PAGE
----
What is Really in Your Thanksgiving Dinner?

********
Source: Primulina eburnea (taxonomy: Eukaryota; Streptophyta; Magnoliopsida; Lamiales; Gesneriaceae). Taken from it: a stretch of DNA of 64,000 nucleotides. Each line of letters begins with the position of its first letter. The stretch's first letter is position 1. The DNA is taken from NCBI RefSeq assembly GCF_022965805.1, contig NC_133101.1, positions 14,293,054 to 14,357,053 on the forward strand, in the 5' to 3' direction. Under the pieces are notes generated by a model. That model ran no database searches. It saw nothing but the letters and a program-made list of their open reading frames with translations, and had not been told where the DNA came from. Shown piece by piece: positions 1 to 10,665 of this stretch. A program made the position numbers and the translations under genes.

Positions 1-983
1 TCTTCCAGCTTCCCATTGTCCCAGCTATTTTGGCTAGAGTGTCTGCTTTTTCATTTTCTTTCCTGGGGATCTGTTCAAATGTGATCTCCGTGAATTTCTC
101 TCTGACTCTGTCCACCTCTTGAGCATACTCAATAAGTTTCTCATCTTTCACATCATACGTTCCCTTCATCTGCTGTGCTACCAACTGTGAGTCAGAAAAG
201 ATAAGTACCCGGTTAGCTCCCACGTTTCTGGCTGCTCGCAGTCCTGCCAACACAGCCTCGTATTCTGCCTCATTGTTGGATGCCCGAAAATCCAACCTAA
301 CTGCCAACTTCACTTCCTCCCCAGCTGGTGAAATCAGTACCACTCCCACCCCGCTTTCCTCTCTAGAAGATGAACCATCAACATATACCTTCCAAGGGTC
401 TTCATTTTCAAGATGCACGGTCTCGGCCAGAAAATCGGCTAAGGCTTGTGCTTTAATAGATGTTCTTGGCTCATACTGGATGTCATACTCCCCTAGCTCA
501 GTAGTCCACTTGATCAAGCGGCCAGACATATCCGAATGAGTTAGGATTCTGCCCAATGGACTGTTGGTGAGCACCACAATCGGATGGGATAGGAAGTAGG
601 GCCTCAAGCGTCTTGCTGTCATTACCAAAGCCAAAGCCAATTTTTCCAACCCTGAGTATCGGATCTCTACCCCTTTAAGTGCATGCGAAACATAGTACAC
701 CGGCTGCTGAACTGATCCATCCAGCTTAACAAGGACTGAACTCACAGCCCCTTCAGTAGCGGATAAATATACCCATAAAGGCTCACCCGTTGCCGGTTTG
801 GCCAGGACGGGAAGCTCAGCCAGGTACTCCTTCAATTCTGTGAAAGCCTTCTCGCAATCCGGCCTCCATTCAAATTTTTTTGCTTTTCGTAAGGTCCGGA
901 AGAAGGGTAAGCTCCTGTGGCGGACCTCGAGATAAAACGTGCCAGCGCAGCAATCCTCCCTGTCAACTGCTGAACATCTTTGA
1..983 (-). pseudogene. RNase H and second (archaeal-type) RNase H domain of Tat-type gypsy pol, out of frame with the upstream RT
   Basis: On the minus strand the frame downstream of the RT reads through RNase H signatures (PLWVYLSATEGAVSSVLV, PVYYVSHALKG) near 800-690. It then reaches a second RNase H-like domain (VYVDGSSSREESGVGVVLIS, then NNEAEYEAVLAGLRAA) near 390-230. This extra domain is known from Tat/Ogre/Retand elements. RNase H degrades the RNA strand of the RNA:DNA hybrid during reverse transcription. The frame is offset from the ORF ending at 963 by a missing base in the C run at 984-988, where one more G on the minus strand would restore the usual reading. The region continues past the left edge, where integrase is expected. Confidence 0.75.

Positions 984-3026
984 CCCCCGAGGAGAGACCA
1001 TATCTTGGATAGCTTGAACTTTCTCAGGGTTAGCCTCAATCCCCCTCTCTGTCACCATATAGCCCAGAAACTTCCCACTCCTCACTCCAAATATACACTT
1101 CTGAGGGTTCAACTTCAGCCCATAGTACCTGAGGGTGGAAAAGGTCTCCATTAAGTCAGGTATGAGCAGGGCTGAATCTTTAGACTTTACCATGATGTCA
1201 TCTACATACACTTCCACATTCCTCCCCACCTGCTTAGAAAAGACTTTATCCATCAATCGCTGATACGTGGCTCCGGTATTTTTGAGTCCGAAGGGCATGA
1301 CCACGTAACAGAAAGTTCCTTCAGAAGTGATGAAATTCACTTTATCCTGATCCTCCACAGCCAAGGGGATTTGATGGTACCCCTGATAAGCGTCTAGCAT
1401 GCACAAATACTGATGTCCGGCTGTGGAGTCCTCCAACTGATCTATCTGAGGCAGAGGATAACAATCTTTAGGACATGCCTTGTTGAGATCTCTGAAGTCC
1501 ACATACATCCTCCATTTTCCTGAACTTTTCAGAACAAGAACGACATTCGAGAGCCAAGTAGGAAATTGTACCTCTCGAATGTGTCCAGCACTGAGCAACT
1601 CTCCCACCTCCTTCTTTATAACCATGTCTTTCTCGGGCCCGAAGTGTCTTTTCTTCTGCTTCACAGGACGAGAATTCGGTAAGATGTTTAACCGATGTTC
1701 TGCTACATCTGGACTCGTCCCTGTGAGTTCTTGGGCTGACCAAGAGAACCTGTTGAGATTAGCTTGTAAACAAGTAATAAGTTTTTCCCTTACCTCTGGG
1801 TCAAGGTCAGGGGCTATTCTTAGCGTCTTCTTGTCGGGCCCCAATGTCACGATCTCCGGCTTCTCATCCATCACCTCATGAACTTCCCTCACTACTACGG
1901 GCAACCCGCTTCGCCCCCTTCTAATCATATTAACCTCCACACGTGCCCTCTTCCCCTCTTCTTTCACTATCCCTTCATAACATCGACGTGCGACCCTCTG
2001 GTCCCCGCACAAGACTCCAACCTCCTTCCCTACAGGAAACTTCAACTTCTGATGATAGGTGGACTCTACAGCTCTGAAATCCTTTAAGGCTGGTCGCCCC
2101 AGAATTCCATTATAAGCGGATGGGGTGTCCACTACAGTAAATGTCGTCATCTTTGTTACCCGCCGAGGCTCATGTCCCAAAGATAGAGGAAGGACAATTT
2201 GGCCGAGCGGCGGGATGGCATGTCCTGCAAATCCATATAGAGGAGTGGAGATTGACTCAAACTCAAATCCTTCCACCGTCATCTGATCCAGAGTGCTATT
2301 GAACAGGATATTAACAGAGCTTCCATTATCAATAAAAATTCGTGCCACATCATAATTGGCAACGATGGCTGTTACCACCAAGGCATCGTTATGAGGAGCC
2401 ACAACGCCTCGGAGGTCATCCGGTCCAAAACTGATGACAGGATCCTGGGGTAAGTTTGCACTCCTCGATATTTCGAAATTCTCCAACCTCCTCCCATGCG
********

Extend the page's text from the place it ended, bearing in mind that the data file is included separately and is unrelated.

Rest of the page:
Thanksgiving Day, November 23, 2017, most Americans will be sitting down to a giant, delicious, and wholesome meal. They will be spending time with their loved ones and possibly developing a so called “turkey coma”. With all this food being consumed in one day, it makes me wonder if anyone ever thought of where and how Thanksgiving dinner got from the farm to their plates. Growing up on a family farm in northern Iowa I have always valued this time of the year the most because the holiday is focused on time with my family and homemade food. Being from the midwest our Thanksgiving dinners mainly consisted of turkey or ham, homemade bread, sweet corn, green beans, tater tot casserole, mashed and sweet potatoes, gravy, stuffing, grandma’s chili, and pumpkin pie. This has led me to do a little more digging on food’s journey from farm gate to dinner plate.